Hurricane Beryl Leaves 2.7M Customers Without Power
CenterPoint Energy, Entergy Texas Turn to Restoration Efforts
Garage crushed by a downed tree in Texas
Garage crushed by a downed tree in Texas | © RTO Insider LLC
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Hurricane Beryl ripped through the Houston area after making a landfall on the Texas Gulf Coast July 8 as a Category 1 storm, leaving a trail of death and destruction in its wake.

CONROE, Texas — Hurricane Beryl ripped through the Houston area after making landfall on the Texas Gulf Coast on July 8 as a Category 1 storm, leaving a trail of death and destruction in its wake. 

Downgraded to a tropical storm by late morning, Beryl’s high winds caused significant tree damage in the heavily wooded region of Texas. Cleanup and restoration are expected to take days during muggy conditions with near-term projected temperatures in the low to mid 90s. 

Falling trees killed at least two people and took down numerous power lines. As of 4 p.m. CT, more than 2.78 million Texas customers were without power, according to PowerOutage.us.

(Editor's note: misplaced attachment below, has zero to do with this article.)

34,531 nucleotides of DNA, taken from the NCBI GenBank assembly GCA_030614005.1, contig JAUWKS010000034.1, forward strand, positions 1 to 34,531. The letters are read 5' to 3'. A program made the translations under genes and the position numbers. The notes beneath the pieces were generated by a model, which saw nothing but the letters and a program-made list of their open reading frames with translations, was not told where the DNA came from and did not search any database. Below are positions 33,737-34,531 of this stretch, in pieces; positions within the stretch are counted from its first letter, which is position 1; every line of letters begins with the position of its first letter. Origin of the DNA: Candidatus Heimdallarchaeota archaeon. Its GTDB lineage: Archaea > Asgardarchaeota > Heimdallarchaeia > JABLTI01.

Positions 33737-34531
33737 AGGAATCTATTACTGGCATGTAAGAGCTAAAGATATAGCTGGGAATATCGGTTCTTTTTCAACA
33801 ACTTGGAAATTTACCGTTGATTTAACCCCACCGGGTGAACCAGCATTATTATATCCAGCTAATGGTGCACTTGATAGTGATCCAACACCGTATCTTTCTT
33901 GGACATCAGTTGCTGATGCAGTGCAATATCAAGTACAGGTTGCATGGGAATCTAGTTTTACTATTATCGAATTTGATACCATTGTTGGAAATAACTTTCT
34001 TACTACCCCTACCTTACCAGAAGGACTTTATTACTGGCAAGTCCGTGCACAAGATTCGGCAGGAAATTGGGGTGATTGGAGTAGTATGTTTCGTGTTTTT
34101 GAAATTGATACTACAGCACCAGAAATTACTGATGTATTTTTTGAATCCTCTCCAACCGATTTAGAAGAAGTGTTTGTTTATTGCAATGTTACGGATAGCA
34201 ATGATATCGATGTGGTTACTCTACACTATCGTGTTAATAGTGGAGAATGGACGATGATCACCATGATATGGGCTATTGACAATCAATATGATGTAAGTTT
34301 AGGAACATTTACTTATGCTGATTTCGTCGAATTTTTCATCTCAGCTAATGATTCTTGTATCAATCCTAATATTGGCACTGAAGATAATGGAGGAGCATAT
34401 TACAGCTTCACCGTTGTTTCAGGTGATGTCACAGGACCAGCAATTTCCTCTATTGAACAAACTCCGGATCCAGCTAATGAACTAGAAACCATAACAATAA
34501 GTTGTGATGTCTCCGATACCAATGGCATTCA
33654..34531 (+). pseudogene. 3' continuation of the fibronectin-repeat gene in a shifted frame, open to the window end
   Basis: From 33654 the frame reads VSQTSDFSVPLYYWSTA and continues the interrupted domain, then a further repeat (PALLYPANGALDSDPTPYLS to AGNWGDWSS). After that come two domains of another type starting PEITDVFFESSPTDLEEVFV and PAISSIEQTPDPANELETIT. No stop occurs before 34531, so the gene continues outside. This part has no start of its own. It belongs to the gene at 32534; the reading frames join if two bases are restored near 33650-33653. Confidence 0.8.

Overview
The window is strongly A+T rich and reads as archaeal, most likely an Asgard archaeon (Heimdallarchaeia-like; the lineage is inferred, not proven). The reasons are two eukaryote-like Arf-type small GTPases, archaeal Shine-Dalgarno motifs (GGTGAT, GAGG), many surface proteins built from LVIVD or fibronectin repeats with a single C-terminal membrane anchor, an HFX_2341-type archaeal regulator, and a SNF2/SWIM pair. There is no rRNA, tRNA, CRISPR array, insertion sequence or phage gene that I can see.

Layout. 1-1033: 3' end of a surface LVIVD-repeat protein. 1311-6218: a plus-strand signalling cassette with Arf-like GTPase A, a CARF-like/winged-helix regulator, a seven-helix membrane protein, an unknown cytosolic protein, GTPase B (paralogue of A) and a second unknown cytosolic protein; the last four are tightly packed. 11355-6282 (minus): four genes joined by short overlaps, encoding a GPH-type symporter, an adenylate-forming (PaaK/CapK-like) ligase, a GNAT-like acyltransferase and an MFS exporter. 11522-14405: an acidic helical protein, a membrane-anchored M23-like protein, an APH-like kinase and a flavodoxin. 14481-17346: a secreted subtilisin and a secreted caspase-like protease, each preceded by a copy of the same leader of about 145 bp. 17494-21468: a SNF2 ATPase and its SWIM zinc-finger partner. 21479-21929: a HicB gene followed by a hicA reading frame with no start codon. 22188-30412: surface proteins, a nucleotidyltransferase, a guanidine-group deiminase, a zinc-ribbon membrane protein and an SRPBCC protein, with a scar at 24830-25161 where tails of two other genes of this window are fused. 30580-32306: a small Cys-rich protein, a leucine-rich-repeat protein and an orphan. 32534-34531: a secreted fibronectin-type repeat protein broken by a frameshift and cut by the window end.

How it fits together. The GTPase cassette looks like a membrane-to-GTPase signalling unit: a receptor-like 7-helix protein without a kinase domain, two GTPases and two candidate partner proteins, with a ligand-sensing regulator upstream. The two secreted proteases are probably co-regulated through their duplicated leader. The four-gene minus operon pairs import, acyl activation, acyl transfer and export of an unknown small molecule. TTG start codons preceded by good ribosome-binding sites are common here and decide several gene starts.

CenterPoint Energy, the primary utility in Houston, accounted for more than 2.18 million customers without power; it has about 2.6 million overall. It said it had a restoration workforce of approximately 4,500 ready to assist in the efforts. 

Entergy Texas, with more than 247,000 customer outages, said its crews would begin a damage assessment throughout its 27-county service area once the storm passed. It has 500 additional restoration workers on standby to assist its crews. 

Beryl came ashore around 4 a.m. near Matagorda Bay south of Houston, packing 80 mph winds. It was downgraded to a strong tropical storm about six hours later, with maximum sustained winds of 70 mph. Winds were down to 45 mph as the storm continued north at 4 p.m. CT. 

The National Weather Service placed the Houston and Galveston metro areas under a flood watch through the morning hours of July 9. Rain and windy conditions were expected intermittently through early evening July 8. 

Both of Houston’s airports had ceased operations by noon July 8, but they restored traffic later in the day. 

ERCOT said on social media it was monitoring the storm and its aftermath. It said any outages are “local in nature and not an ERCOT grid reliability issue.” 

Beryl brought with it painful reminders for some residents of a derecho that hit the Houston area in May with wind gusts of more than 100 mph. The storm killed eight people, brought down trees, blew out windows in downtown skyscrapers and left some people without power for more than two weeks. 

Ironically, a Texas House State Affairs Committee scheduled for July 8 to conduct oversight of utility resilience plans was canceled because of the storm. 

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